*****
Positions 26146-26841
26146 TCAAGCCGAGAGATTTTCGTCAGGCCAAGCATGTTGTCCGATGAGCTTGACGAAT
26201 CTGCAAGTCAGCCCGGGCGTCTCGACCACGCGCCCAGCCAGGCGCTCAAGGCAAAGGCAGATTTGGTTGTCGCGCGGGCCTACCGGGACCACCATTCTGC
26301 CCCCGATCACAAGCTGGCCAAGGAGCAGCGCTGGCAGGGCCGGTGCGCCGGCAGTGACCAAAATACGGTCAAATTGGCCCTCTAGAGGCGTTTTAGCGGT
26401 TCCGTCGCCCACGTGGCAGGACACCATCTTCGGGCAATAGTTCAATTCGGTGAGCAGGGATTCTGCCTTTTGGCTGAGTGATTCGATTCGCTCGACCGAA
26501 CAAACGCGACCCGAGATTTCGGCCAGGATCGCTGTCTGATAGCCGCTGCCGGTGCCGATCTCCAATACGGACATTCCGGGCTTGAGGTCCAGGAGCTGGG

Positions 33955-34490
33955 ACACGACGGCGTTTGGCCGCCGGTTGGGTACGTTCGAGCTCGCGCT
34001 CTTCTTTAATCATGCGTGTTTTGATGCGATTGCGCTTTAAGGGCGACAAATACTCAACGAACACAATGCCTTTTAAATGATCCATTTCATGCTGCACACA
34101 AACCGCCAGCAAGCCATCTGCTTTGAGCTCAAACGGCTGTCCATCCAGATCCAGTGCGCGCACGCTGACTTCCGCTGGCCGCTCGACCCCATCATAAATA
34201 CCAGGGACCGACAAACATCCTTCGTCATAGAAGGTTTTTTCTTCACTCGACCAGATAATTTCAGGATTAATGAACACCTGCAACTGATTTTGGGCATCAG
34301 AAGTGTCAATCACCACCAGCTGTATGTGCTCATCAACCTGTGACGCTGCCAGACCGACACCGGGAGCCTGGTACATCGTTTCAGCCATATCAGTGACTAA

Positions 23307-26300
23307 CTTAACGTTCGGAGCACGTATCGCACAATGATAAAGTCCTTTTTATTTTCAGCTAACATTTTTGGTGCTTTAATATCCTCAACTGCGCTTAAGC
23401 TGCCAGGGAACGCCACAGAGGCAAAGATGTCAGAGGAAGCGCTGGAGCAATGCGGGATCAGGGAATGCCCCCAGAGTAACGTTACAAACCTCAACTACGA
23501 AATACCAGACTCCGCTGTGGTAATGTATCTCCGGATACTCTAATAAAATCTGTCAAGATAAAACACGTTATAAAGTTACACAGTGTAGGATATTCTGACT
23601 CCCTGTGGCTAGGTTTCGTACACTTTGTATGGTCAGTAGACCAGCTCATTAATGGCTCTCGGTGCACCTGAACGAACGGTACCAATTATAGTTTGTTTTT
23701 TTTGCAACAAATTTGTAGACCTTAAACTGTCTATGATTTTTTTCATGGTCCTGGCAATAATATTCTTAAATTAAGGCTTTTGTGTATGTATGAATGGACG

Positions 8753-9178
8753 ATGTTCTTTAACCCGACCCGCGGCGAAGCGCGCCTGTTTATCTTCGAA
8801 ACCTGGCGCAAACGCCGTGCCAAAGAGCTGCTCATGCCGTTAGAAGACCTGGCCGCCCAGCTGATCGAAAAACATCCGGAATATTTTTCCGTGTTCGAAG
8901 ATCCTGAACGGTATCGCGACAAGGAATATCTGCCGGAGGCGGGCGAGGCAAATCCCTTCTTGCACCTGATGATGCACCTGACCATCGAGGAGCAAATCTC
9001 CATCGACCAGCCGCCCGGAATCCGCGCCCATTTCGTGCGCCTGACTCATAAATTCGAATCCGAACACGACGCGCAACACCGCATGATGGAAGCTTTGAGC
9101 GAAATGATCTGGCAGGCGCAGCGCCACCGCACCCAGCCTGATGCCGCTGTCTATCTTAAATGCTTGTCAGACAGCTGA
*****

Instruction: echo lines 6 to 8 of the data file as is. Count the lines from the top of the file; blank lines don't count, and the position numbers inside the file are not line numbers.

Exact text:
26501 CAAACGCGACCCGAGATTTCGGCCAGGATCGCTGTCTGATAGCCGCTGCCGGTGCCGATCTCCAATACGGACATTCCGGGCTTGAGGTCCAGGAGCTGGG

Positions 33955-34490
33955 ACACGACGGCGTTTGGCCGCCGGTTGGGTACGTTCGAGCTCGCGCT